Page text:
Since the dawn of human consciousness and rational thought (something that has seemingly yet to occur for some ‘Tea Party-goers’ in the US), we have hunted for meaning or significance (or maybe just the significance of meaning).
The questions are not new:
What is the meaning of life? Why am I here? Is there a God? If God created everything, then who created God? What should I do with my life? What is our purpose? If a bird shits on my head, is that really lucky, or just a way of dealing more placidly with the cleaning? Have I the time to read this blog post or should I be getting on with something more important? What dictates importance? Am I important? Who to? Is it important to be important? What if I am really important but really miserable? What if I am really, really unimportant but happy?
I help people find jobs – hopefully jobs that are meaningful to them and more meaningful to society in general.
One of the most common complaints among these job-seekers, as well as others I meet, is that most have not yet figured out ‘what they’re doing with their lives’.
Very few people I know feel they are wholly embracing their calling. Many of those who have found their passion seem to need that passion to give them meaning – namely, it is a self-fulfilling prophecy.
What if you never figure out what you’re doing with your life?
What if, despite how hard you work, or what you do, nothing you do matters?
If you never figure ‘it’ out and nothing you could ever do matters, is that a horrible thought or an enriching one?
In their hunt for meaning, most find the idea that they are not important terrifying.
I find it deeply exciting and powerful.
If nothing I do, or could do, is of any importance, it gives me huge freedom. It removes the shackles of expectation. It enables me to live in the present, rather than looking to the future, or the past, to determine where I’m heading, or what I’ve done.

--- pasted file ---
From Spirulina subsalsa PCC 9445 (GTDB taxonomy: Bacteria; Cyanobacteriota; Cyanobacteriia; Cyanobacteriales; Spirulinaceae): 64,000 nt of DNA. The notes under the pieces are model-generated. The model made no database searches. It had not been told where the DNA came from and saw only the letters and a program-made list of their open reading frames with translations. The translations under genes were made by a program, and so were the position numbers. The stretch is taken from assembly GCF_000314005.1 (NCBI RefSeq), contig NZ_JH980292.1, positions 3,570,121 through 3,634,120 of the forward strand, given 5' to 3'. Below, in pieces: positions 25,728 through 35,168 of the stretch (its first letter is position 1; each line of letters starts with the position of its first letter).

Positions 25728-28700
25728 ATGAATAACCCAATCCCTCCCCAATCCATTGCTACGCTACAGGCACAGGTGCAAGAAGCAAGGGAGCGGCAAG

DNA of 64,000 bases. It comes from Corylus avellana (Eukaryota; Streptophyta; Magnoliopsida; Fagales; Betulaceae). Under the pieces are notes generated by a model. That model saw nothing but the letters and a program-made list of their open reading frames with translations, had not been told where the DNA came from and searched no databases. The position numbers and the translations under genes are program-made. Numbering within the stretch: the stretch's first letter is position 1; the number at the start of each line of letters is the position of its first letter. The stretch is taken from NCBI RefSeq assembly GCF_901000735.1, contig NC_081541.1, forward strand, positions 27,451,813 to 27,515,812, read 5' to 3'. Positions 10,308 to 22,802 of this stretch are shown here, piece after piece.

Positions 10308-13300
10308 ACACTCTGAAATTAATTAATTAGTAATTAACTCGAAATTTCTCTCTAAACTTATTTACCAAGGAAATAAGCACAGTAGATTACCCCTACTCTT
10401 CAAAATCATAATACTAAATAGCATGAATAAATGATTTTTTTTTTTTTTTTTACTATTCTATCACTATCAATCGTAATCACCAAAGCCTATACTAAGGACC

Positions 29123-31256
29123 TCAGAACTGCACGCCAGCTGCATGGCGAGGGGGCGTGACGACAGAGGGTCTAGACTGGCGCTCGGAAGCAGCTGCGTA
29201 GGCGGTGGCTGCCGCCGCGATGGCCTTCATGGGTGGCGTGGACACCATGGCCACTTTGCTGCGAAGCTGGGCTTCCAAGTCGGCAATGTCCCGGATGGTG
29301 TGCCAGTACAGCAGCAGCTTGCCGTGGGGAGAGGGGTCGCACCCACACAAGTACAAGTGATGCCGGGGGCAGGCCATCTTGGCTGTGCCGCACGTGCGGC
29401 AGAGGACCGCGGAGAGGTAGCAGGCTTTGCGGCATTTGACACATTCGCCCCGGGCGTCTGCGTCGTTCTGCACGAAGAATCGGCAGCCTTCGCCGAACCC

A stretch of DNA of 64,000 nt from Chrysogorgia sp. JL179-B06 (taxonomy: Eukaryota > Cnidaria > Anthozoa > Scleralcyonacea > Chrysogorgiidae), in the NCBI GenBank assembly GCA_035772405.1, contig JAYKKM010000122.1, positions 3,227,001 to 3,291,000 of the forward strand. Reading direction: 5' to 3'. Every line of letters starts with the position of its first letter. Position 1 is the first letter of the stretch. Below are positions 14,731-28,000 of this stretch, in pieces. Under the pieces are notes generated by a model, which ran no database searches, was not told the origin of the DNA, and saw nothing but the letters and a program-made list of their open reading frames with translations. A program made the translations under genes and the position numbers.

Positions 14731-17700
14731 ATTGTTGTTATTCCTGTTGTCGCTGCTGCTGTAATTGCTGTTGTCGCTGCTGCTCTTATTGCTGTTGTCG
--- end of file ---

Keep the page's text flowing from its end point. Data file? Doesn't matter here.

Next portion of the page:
I spent many years hunting for meaning. Now, I find more significance in the absence of meaning than I do in its pursuit.
Insignificance can be frightening. It can suggest sliding into the nihilism of Crime and Punishment or The Dice Man. Without meaning, we have free licence, it would seem, to do what we want and that could be bad, even evil.
But that kind of meaningless seems to suggest that without some set of rules or ideas to which to pin ourselves, we are lost.
I believe that human nature is essentially good. Mother Nature, for example, has rules that were existing long before we decided to pin our rationalisations to them.
I don’t believe that, left to our devices, the world inevitably becomes a Lord of the Flies type scenario. It can. But it is not inevitable.
And certainly, the rules imposed by religions and governments can often create more issues than are solved. From the crusades, to holy war… from cultural revolutions to genocide, the rules and systems are regularly used for destruction. Even capitalism, our ‘modus operandi’ manages, in its purest form, seemingly to cause as much, if not more, damage than it solves.
I find that when I let go of the pursuit for that meaning – in the acceptance beyond the hunt for, or someone else’s definition of, meaning – that is where I truly thrive. It is there, when I’m just living and not pursuing, paradoxically, the most meaning is found.